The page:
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View Full Version : Still looking for a Kodak Ektra close focusing rangefinder


Dez
10-17-2012, 13:13
I am the happy owner of a nice Kodak Ektra, with a working shutter. I actually take pictures with it, albeit very carefully. I would very much like to make use of the close focus capabilities of the 35 and 50 mm lenses, but I do not have the needed close focusing rangefinder accessory.

http://img.photobucket.com/albums/v191/johndesmond/zot2.jpg


http://img.photobucket.com/albums/v191/johndesmond/Front2.jpg

I saw one on ebay several months ago for $149, and like an idiot I stalled around rather than grabbing it, and it was snapped up by some other Ektra enthusiast. Does anyone out there know where I might be able to find one of these things for a fairly reasonable price?

Thanks,
Dez

Roger Hicks
10-17-2012, 13:32
Dear Dez,

I've never even SEEN one. But then, I've only ever handled three Ektras (three more than most people, and only one working). I fear that your assessment "like an idiot" may turn out to be distressingly true. "Reasonable price?" Good luck!

Cheers,

R.

furcafe
10-17-2012, 14:46
Might be easier to find a company willing to make an Ektra-to-mirrorless adapter. Downside is that it would inflate the value of Ektra Ektars to Leica-like or Contarex-crazy levels.

Dez
10-17-2012, 20:25
[QUOTE=furcafe;Downside is that it would inflate the value of Ektra Ektars to Leica-like or Contarex-crazy levels.[/QUOTE]

They are already there. I have been looking for a scarce 153mm lens for a while, and I would want to negotiate a mortgage to buy one. It's a lovely camera, though. Like all things designed specifically to be worldbeaters, it is very much over-engineered. With only 2000 ever produced, Kodak never got to pay for all the tooling that went into it, and I imagine they lost a lot of money with this camera.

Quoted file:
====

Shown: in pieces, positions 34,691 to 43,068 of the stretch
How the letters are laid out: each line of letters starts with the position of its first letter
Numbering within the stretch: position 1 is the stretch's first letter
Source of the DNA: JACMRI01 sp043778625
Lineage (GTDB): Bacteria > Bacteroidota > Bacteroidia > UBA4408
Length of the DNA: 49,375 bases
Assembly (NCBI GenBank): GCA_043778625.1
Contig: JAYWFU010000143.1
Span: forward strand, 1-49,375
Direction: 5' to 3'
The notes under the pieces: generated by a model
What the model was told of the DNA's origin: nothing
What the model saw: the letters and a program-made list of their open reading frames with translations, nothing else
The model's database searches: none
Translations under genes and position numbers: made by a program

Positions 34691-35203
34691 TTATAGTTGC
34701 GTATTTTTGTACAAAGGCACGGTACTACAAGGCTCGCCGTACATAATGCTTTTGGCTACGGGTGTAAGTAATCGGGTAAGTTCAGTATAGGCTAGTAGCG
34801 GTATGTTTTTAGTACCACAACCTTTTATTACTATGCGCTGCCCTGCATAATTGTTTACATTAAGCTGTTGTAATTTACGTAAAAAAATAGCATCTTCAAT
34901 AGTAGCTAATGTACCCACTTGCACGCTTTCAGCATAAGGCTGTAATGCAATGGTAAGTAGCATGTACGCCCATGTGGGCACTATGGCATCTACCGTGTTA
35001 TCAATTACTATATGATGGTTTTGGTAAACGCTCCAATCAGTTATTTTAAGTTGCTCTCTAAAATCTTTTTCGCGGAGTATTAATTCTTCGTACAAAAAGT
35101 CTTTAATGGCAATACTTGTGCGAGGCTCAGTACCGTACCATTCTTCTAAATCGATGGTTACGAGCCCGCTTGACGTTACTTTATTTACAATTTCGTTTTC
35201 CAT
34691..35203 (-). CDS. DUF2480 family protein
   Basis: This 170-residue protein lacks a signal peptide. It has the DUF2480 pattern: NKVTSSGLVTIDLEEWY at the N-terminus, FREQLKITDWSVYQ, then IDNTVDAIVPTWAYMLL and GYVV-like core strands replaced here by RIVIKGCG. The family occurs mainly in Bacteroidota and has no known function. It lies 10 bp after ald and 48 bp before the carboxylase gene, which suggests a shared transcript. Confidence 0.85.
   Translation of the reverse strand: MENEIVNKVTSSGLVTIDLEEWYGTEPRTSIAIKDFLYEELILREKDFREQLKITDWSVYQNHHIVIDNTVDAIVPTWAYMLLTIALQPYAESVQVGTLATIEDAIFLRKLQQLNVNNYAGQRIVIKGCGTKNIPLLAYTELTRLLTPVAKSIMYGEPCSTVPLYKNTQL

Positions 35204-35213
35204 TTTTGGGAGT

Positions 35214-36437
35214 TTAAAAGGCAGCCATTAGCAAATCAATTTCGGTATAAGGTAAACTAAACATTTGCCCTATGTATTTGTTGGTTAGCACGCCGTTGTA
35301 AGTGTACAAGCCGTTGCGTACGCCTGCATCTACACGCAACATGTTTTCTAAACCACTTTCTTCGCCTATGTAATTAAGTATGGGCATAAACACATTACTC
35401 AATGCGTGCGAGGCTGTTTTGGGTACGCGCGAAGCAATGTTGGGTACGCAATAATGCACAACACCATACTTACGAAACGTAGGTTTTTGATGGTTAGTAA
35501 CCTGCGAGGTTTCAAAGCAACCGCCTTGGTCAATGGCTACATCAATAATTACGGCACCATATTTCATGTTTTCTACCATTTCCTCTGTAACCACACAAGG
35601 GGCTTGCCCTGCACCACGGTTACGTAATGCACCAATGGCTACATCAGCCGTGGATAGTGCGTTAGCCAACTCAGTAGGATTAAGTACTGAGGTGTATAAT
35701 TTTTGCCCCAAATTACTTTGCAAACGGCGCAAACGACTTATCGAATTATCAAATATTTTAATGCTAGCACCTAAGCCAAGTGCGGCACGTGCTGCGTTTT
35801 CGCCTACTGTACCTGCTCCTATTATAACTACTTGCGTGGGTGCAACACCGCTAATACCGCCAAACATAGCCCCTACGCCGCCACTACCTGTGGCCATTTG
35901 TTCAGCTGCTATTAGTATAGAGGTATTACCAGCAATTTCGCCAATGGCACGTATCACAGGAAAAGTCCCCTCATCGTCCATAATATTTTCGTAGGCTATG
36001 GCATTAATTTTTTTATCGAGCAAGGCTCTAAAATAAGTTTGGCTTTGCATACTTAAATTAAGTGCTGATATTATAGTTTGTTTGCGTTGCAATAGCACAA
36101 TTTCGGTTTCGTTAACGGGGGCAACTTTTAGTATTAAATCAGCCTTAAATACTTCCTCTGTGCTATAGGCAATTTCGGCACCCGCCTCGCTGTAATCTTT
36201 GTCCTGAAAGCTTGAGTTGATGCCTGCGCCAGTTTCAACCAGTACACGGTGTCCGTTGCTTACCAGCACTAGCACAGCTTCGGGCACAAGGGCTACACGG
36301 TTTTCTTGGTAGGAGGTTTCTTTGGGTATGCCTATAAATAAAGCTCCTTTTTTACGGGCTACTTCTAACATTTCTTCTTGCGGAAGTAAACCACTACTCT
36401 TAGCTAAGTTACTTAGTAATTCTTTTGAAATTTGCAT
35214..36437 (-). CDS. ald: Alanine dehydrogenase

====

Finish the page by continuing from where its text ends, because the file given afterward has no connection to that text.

I have overhauled three of the 135 lenses at one time or another. If complete disassembly is required, putting it back together is a nightmare. Very fine threads, and no slack anywhere. Re-engaging the focus mount threads is a horrible job. I think there are (at least) six starts, and if you don't line up the parts precisely, it will never engage. But sometimes you get lucky. When I got my Ektra, the 50 f1.9 lens was quite cloudy. Fortunately, it turned out that the fog was on the rear surface of the front group, which is trivial to access. Five minutes' work had it like new again.

I have a spare 35mm lens in good shape that I want to sell. Maybe I'll find someone interested in some trading.

The strangest accessory I have for this camera is a pair of extension tubes. I have only ever seen one reference to the existence of such things, and they are not mentioned in either the camera manual or the Ektra brochure. I suspect these may be in the same rarity class as an honest politician in an election year. OK, maybe not THAT rare!

I don't understand the enthusiasm behind adapting old lenses to Micro 4/3.
If the format were full-frame, maybe, but the sensor is so small that a 50mm lens only provides about a 100mm coverage. Once you buy or build a complex adapter, you get to struggle to defeat the camera's automation, and eventually manage to get a picture which often serves as a demonstration of how much the lensmaker's art has progressed since one's expensive piece of antique glass was manufactured. I have a little Panasonic Micro 4/3 camera, and it is unbelievably handy with its compact 14-40mm lens. I have not yet found a situation where there is any important difference between its results and those of my big and heavy Nikon D700. Then again, I have always been a closet heretic.

Cheers,
Dez

furcafe
10-18-2012, 06:53
Yes, the last 153mm I saw went for over a grand (IIRC).